Hard statistics are hard to come by, but many of those working with families say that they've seen an uptick: More young adults than ever are cutting ties with their parents. For grandparents, that often means a loss of contact with their grandchildren as well. The good news is that many adult children say that they would like to have their parents back in their lives.
The word estrangement was never in my vocabulary before it happened to me seven years ago. But once I started researching, I realized I'm not alone just search the word "estranged" on Facebook and dozens of support groups pop up, including mine. We both like hiking and photography, so we would spend time together doing those activities.
If you are estranged from your adult child, if your child has cut you out of his or her life—whether for a long or short time—it is a gut-wrenching experience. When your child cuts you out of her life it provokes deep feelings of shame, guilt, bewilderment, and hurt, all of which can easily turn to anger. Sometimes, of course, there are circumstances in which cutting off from a parent is the only viable option for an adult child age 18 and olderfor instance, in the case of past or present physical, emotional or sexual abuse from a parent.
In my studies of the lives of older Americans, I learned that almost nothing is as painful to them as estrangement from an adult child. When I wrote a blog post on this topicit led to an extraordinary outpouring of interest that both surprised and moved me. When we reach the later years, our dream is to be surrounded by loving children and grandchildren.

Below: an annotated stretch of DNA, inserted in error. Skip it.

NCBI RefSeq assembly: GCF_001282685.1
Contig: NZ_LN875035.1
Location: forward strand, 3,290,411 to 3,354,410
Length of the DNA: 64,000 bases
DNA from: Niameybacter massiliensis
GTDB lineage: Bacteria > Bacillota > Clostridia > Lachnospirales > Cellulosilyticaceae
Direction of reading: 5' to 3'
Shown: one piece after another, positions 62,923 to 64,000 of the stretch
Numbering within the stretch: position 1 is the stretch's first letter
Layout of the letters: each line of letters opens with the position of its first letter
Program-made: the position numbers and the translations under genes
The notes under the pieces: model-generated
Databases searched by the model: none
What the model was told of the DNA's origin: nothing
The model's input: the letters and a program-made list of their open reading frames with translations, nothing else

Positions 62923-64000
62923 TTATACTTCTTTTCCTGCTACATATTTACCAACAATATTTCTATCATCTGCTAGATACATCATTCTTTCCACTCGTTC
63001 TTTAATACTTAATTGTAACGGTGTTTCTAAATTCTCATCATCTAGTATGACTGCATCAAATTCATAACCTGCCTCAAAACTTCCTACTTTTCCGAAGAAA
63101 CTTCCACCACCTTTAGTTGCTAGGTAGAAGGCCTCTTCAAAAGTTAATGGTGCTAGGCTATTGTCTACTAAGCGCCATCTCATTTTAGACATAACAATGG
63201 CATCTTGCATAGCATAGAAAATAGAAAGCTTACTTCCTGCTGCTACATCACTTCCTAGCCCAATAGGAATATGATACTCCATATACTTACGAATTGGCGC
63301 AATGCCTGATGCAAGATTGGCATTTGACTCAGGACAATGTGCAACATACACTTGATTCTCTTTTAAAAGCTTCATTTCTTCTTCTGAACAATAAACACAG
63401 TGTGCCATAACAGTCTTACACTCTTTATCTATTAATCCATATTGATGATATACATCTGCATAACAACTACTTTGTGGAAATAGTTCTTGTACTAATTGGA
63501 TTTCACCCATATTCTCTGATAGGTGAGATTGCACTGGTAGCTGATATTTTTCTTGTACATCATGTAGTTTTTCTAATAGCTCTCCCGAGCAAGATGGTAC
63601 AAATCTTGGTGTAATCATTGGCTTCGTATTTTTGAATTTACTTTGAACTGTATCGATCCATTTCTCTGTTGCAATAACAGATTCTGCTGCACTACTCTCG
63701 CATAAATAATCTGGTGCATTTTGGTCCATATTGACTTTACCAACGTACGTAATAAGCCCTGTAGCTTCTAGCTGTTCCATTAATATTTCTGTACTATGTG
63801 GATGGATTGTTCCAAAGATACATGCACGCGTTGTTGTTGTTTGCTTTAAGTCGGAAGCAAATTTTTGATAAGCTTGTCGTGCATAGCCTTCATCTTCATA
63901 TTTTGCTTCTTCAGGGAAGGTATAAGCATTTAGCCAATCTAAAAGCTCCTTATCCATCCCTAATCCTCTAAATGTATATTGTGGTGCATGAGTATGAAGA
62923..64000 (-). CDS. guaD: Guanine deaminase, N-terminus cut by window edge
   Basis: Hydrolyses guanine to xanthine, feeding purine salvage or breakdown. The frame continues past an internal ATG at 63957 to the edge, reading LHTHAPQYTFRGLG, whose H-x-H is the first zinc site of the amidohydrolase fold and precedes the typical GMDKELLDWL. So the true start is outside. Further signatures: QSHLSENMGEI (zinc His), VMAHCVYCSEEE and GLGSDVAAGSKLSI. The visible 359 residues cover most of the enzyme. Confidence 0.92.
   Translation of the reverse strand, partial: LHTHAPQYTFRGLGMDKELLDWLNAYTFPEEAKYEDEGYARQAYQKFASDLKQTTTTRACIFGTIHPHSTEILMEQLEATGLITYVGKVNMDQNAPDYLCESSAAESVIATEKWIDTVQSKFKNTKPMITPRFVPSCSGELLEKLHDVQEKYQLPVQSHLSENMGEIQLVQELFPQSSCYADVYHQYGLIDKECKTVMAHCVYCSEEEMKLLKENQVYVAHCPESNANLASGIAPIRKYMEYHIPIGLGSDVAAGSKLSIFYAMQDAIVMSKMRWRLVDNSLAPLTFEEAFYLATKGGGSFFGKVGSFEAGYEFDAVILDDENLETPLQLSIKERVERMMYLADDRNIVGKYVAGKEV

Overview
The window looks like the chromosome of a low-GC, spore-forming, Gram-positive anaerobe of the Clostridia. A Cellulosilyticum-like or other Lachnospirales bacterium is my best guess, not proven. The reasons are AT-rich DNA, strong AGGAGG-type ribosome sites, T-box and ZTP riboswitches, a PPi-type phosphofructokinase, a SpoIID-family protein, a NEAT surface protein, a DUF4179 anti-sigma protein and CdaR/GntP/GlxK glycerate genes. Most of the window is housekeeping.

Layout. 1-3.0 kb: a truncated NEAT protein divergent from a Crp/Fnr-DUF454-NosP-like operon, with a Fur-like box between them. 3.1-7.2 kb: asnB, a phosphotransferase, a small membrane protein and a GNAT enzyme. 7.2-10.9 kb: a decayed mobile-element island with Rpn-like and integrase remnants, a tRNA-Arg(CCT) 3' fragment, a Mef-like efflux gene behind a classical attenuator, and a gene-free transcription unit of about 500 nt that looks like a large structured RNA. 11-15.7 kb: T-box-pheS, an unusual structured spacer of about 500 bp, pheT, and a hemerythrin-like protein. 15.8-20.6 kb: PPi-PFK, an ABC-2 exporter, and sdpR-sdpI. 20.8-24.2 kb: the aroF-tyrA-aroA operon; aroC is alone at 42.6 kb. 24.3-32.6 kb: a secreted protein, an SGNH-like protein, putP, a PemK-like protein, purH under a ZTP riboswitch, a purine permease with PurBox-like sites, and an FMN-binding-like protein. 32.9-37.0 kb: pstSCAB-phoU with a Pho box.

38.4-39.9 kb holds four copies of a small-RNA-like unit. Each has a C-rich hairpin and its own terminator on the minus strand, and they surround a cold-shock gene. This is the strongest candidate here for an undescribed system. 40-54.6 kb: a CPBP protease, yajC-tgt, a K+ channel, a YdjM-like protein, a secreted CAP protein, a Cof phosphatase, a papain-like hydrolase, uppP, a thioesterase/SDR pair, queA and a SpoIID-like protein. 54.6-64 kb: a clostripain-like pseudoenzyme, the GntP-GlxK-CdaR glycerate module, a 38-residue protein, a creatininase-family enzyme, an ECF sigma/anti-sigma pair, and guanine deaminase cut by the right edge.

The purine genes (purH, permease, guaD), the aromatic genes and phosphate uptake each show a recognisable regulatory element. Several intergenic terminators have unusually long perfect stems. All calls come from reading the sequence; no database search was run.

I lived in an unhealthy family for more than 40 years, but I didn't make the choice to "break up" with my parents overnight. For most people, it's unimaginable for a grown man or woman to choose to stop all contact with their parents. The people who provided food, clothes, and shelter, attended dance recitals, volunteered at school, or cheered from the bleachers during every Friday night's football game don't deserve to be abandoned in their old age just because they made some parenting mistakes, right?
You know, e v e r y holiday and birthday is like a dagger in my back. Sometimes I just lie on my bed and cry my eyes out. Her mom died of a drug overdose.
Dear Mom. Whenever I see or talk to you, I just end up feeling depressed, angry, and upset for weeks afterwards. Fiona sat on my couch in her first visit without looking at me or saying anything.
One of the hardest things to experience is the betrayal wound that occurs when your own child grows up to hate you. I have seen this numerous times in my life, to the point that I am compelled to write about it. Parents who have been rejected by one or more of their children experience a type of pain that is not matched by any other — even the betrayal of a spouse or parent.
Here's how to inoculate ourselves against negative ones. Verified by Psychology Today. A Matter of Personality.
Nothing can create more feelings of shame than to be rejected by your own child. When an adult child cuts you off, it can evoke powerful feelings of guilt, regret, confusion, anxiety, helplessness, and rage. But more than anything, the shame associated with being rejected by an adult child causes many parents to suffer in silence and isolation, believing I must be a terrible person if my own child would reject me.